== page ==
Typical of the prior art patents are U.S. Pat. Nos. 3,649,407; 3,748,214; 3,655,497; 3,673,033; 3,705,071; 3,458,380; 3,472,715; 3,715,256; 2,341,260; 3,709,966; 3,607,600; 3,193,437; 3,228,819; and 3,709,967.
This invention relates to an improved plastic structure and a method of forming the same, and more particularly to an improved plastic structure having significant strength characteristics and formed of an outer skin and a rigid foam core wherein the foam and skin are formed in one molding or forming operation followed by fusion of the two in a single cycle to provide a tightly adherent laminate which has significant and unexpected strength properties.
In accordance with the present invention, a plastic article of relatively complex shape is provided of an intimately secured laminate including an outer skin surface and a rigid foam core. The outer skin surface is tightly secured to the foam along the entire interface, to provide a laminate having substantial rigidity and strength, particularly flexural strength. Typical of the materials which may be used to form the outer skin surface are polyolefin materials especially polyethylene materials of the low, medium density and high density types and cross-linked types. The foam core, is preferably a closed cell foam having a density of between 8 and 20 pounds per cubic foot, with a maximum of the cells in the foam being closed, for example 90 percent to 97 percent. This type foam offers the advantages of buoyancy, and especially good thermal and acoustic insulation properties as well as rigidity.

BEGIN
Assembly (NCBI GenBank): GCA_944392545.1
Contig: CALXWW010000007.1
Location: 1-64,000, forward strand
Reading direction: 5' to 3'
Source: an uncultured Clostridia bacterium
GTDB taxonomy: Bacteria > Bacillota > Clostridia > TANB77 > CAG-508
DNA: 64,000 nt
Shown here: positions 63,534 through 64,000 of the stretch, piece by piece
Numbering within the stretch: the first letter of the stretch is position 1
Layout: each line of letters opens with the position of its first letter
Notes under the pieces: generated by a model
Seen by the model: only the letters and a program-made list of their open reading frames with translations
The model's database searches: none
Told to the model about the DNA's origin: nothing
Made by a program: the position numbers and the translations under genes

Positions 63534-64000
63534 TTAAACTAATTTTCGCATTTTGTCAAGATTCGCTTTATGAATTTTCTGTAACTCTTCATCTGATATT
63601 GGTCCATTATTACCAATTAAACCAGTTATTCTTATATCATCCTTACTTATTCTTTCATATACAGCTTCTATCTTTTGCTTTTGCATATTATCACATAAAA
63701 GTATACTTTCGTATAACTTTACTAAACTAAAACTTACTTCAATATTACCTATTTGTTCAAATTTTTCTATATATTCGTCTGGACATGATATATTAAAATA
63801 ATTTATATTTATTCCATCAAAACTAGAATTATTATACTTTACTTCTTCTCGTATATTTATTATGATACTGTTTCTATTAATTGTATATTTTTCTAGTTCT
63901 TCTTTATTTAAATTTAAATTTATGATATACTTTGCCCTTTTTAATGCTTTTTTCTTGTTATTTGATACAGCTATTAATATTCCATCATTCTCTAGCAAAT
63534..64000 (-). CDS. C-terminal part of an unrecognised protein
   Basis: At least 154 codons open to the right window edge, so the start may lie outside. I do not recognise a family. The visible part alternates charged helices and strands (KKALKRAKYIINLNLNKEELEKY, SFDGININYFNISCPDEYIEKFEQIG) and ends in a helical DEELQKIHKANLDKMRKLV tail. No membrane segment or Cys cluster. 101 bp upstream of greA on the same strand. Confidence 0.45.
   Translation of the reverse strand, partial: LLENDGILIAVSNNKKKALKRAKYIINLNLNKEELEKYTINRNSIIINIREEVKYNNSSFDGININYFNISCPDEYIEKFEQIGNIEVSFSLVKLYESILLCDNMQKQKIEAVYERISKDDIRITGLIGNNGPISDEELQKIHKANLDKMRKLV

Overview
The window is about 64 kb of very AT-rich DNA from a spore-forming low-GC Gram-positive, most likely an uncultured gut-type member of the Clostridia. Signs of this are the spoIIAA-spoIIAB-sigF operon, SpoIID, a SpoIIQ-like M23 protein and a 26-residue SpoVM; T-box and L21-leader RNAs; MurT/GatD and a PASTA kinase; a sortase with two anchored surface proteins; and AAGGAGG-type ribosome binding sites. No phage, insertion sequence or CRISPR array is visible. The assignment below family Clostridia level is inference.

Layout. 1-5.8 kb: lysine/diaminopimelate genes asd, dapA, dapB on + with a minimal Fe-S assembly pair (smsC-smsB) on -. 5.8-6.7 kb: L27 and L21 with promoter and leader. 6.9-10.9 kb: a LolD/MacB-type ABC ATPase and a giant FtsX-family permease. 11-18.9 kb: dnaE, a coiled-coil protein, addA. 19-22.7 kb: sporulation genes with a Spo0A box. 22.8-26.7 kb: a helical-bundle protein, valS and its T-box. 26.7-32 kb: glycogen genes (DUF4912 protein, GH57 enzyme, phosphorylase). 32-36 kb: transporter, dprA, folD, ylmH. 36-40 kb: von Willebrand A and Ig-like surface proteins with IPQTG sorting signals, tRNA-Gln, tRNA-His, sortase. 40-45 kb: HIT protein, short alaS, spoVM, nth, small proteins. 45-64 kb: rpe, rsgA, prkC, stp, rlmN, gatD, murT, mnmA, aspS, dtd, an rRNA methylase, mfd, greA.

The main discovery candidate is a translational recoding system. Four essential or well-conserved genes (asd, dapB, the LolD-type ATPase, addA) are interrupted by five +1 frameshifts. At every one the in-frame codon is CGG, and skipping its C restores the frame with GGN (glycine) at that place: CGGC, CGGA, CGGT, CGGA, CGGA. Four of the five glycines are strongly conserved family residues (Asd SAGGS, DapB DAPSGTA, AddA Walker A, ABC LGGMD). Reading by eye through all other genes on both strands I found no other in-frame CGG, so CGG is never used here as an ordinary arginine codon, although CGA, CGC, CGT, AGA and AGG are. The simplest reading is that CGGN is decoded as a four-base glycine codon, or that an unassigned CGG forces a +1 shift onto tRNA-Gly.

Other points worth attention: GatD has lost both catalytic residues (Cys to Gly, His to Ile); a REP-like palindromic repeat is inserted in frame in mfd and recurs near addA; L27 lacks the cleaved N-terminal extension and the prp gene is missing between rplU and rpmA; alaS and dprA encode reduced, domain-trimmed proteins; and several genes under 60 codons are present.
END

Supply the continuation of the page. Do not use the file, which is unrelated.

Optionally, a second skin member may be used with the laminate described in order to increase substantially the structural strength characteristics of the product.